Have you thought about disaster preparation? Schools, public buildings, and even entire cities prepare plans and practice safety procedures for natural disasters. Losing a building is one thing, but what about your employees, your important data, or your merchandise? How big a hit would your profits take if there were a significant interruption in your business? Would you be able to pick up the pieces if some of your customers or clients moved on to another supplier or service provider?
Your chances for surviving a crisis are better if you prepare for one. Start by creating a detailed business disaster plan. U.S. government agencies have several resources available to help you:
3 Resources for SMB Disaster Preparation
Ready Business covers disasters ranging from hurricanes and data loss to terrorism and serious illness such as the H1N1 flu virus pandemic. Using an “all hazards approach,” Ready Business offers assistance so you can develop your own preparedness plan based on a five-step system: Program Management, Planning, Implementation, Testing and Exercises, and Program Improvement.
Coauthored and operated by the Small Business Administration (SBA) and Agility Recovery, a disaster solutions company, PrepareMyBusiness contains a variety of free downloadable forms and documents you can use to inventory your business, assess your risks, and run tests on your business’s ability to recover.
The FEMA Toolkit offers templates, training documents, exercises and other resources to help increase your small business’s resiliency. A Business Continuity Plan helps you define roles and responsibilities for you and your employees, then guides you in determining the lines of authority, succession of management and more. You can also plan for how to interact with external organizations including contractors and vendors.
Want to go the extra mile? Consider getting certified in first aid or CPR. Find a Red Cross class in your area and encourage employees to do the same.
Once your comprehensive disaster preparation plan is in place, share it with employees, vendors, customers, and even family members. Ask your vendors what plans they have in case disaster strikes. What kind of backup systems do they use and how would you receive supplies or orders if your vendor’s business is inoperable? Think about compiling a list of reliable backup suppliers so your business isn’t affected if the disaster happens to a business you have a relationship with.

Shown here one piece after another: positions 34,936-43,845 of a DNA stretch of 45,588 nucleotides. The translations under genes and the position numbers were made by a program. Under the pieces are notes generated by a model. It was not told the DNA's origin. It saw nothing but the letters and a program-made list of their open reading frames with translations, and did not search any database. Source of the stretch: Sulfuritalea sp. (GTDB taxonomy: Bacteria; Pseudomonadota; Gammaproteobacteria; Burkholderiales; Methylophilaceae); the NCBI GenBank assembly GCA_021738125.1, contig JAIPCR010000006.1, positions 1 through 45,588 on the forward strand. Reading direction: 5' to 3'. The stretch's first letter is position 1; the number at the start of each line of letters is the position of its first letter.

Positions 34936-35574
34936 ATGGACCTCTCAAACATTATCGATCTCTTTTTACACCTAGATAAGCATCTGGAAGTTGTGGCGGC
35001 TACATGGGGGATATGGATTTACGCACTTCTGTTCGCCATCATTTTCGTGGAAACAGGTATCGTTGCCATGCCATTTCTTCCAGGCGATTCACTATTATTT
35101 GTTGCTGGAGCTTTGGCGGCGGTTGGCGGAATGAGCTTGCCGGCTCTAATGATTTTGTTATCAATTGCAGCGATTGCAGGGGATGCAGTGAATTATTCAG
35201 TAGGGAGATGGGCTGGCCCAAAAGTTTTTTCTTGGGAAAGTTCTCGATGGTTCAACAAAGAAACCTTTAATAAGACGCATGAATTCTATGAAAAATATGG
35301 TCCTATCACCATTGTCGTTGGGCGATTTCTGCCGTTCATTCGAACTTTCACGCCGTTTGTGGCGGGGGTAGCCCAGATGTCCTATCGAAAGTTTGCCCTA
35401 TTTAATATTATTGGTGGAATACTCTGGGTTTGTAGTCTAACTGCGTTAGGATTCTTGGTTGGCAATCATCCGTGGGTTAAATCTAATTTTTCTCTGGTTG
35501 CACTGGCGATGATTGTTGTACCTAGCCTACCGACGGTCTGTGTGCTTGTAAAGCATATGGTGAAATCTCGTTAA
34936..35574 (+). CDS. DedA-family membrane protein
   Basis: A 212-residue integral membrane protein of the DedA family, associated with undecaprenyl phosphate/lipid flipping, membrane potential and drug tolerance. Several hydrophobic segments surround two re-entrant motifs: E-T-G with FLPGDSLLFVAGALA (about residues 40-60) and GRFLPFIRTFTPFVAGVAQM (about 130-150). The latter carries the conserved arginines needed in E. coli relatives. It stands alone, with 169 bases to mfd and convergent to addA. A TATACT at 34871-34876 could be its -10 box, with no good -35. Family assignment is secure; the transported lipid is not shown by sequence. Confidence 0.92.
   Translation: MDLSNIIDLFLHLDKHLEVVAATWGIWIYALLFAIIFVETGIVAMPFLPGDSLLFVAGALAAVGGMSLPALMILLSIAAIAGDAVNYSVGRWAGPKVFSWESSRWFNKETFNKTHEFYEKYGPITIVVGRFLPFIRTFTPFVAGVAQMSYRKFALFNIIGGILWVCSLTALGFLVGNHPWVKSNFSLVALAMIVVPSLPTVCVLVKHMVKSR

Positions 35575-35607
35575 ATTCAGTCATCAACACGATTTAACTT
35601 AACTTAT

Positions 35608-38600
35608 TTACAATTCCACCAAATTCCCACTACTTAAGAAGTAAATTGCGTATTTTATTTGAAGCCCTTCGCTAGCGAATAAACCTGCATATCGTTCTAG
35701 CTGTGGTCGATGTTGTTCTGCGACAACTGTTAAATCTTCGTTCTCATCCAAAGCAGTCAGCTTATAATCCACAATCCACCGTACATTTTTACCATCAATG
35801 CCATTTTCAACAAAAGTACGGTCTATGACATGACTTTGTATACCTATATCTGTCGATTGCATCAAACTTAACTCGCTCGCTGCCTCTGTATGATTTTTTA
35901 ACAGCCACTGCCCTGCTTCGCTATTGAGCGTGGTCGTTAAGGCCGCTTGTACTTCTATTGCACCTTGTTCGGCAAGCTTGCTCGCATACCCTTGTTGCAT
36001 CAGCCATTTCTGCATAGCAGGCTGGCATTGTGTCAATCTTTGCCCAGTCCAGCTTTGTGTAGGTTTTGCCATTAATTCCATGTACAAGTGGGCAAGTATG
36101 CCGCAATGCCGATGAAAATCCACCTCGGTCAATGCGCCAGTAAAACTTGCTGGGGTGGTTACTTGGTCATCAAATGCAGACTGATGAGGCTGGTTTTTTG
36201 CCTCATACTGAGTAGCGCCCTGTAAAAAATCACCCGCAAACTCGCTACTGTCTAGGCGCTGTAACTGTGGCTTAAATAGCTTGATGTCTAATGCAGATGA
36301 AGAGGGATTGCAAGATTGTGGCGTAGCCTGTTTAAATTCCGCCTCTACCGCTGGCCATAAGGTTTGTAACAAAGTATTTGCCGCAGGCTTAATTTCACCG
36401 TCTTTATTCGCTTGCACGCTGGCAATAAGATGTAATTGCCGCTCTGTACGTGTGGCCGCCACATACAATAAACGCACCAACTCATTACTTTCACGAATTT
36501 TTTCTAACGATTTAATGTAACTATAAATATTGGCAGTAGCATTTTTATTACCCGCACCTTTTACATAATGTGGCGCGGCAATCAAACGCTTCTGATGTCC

Is your business insurance coverage up-to-date? Most insurers offer policies to cover extra expenses and lost capital due to downtime caused by a disaster. Conduct a business impact analysis and ask your industry association what types of insurance similar businesses carry.
Today’s smart business owners keep most of their crucial data in cloud storage, so it’s (in theory) always recoverable. It’s important to ask your cloud representatives what security measures they have in place to protect your data. Also consider the security of your website. How often does your webhosting company back up your website? Online hacking has become so common, having to recreate your entire website from scratch is not a far-fetched fear. On your end, institute security basics in your business including instituting a strong password policy, prohibiting employees from accessing important data on their mobile devices, and investing in a good malware and virus protection program.
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